Breakthrough in Government and Opposition Dialogue [Archives:2001/38/Local News]

September 17 2001

The dialogue between government and the opposition about draft amendments to elections law is still going on amid indications of a breakthrough in some points of the discussions. Opposition sources told YT that the two sides are serious about the discussion and that they have agreed to conclude the dialogue by the 21st of this month, and then be endorsed by the parliament. The two sides have agreed that the Supreme Election Committee (SEC) would be formed by members of political parties, which was denied by the ruling party (PGC) in the beginning. But the sources said that Mr. Yahia Mutwakil, PGC Assistant Secretary General confirmed that PGC accepted the political parties representation in the SEC on the condition of some regulations to ensure the neutrality of SEC. He said members of SEC should resign from their parties in the SEC, which will ensure its neutrality and prevent the monopoly of any single party. But the opposition to the government has not agreed on the mechanism of this representation, whether it will be based on the number of votes each political party gets in election or not. Furthermore, the two sides have not agreed on the question of military men’s place in voting, and because of the wide gap over this issue the PGC and the opposition decided to postpone the matter without giving a fixed date to resume talks on this issue.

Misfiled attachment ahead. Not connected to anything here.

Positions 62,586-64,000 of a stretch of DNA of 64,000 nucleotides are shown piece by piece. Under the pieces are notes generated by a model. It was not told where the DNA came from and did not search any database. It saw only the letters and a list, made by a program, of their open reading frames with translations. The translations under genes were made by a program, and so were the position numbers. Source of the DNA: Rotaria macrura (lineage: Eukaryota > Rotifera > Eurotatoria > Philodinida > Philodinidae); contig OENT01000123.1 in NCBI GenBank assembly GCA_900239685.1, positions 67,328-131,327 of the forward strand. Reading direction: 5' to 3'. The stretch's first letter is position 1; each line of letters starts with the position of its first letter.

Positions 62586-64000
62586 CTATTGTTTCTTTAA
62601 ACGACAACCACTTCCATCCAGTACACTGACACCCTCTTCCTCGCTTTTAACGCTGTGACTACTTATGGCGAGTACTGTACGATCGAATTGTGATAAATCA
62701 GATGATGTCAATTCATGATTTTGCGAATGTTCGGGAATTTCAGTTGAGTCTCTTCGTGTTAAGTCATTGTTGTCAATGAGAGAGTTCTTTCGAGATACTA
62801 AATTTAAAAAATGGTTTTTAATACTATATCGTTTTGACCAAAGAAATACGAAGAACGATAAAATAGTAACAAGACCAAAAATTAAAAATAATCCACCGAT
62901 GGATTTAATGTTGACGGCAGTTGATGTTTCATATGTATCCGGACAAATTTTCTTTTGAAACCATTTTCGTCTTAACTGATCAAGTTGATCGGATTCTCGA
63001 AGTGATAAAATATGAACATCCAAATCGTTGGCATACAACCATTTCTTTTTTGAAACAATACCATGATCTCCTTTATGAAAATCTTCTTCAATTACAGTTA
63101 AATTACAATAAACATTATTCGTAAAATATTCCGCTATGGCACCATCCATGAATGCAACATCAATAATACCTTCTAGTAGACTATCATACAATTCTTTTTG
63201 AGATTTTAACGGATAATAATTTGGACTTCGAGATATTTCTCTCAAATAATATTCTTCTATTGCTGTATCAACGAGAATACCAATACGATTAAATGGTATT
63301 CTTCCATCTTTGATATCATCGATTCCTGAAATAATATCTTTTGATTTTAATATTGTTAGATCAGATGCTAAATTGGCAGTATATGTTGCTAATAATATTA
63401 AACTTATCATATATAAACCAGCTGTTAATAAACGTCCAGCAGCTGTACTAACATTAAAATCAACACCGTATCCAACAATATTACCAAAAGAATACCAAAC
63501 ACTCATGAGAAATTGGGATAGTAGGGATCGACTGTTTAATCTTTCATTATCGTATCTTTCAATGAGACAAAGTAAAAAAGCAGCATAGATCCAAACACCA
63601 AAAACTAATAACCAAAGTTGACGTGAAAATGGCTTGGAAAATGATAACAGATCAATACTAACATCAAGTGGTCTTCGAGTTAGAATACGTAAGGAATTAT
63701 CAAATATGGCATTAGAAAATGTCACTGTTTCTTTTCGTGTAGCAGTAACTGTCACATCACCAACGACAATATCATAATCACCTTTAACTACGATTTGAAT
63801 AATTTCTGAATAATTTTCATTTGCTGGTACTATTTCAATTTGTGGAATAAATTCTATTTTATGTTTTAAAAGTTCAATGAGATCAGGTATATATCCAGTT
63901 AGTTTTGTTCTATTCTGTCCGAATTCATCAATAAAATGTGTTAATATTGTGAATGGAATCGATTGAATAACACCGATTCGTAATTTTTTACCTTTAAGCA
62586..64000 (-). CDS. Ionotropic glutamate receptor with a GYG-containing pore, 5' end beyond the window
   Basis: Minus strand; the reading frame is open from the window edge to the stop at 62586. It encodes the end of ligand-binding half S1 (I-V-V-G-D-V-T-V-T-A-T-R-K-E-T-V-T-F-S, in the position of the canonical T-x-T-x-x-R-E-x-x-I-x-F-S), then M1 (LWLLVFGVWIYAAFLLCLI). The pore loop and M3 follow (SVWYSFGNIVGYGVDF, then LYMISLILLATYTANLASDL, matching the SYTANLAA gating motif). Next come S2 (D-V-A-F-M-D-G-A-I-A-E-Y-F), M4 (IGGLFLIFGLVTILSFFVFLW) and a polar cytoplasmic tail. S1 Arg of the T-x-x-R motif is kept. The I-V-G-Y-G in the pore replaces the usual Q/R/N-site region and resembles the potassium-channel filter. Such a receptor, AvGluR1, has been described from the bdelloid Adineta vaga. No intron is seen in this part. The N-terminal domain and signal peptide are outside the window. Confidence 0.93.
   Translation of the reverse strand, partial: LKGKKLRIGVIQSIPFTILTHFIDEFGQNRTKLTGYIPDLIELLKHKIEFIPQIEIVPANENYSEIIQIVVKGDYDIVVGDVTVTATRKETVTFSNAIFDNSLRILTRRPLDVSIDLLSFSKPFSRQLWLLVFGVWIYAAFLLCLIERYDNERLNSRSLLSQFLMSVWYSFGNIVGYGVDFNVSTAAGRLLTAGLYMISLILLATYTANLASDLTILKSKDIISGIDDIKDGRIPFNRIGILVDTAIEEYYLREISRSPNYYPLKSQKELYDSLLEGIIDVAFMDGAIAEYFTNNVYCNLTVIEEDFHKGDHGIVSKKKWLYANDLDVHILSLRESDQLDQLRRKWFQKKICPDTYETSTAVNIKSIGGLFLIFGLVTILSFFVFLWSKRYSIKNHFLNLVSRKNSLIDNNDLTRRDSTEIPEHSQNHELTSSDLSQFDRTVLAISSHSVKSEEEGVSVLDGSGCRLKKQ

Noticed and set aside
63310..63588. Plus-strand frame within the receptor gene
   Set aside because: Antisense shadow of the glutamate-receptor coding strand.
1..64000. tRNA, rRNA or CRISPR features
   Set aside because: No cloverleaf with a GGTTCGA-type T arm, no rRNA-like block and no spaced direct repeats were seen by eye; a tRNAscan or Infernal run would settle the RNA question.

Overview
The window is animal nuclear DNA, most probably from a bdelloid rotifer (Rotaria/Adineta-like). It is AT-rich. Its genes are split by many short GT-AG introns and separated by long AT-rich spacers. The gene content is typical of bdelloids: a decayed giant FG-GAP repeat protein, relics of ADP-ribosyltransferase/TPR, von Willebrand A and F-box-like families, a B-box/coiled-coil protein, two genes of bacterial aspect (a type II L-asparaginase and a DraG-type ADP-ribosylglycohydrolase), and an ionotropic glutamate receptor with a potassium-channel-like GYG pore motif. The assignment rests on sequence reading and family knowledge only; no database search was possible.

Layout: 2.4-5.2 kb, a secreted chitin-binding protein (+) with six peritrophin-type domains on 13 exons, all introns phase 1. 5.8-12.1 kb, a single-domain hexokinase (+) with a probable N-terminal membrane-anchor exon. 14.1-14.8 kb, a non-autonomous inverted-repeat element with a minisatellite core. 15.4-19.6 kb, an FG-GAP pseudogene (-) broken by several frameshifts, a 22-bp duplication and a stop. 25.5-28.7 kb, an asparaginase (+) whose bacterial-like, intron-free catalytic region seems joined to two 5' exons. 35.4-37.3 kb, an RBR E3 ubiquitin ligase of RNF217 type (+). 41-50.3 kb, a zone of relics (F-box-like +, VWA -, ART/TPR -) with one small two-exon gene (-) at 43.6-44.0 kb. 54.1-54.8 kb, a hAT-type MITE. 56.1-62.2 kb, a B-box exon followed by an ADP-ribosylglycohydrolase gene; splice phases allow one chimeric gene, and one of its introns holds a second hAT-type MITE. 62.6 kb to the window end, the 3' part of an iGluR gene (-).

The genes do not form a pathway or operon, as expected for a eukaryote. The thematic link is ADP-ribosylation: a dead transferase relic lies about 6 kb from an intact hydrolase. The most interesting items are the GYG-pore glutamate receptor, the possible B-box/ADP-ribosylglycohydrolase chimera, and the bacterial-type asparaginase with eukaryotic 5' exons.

The sources said opposition suggested that military men can vote only in two places, either their birthplace or their permanent place of residence. This suggestion was strongly opposed by PGC and said it aimed at abolishing their voting rights. But opposition said this would abolish the influence of the ruling party to vote for its candidates. The other alternative the opposition suggested was to abolish military men’s rights in voting, as voting for political parties entails a sort of political affiliation which is forbidden among the military. The constitution forbids military people’s affiliation to any political party.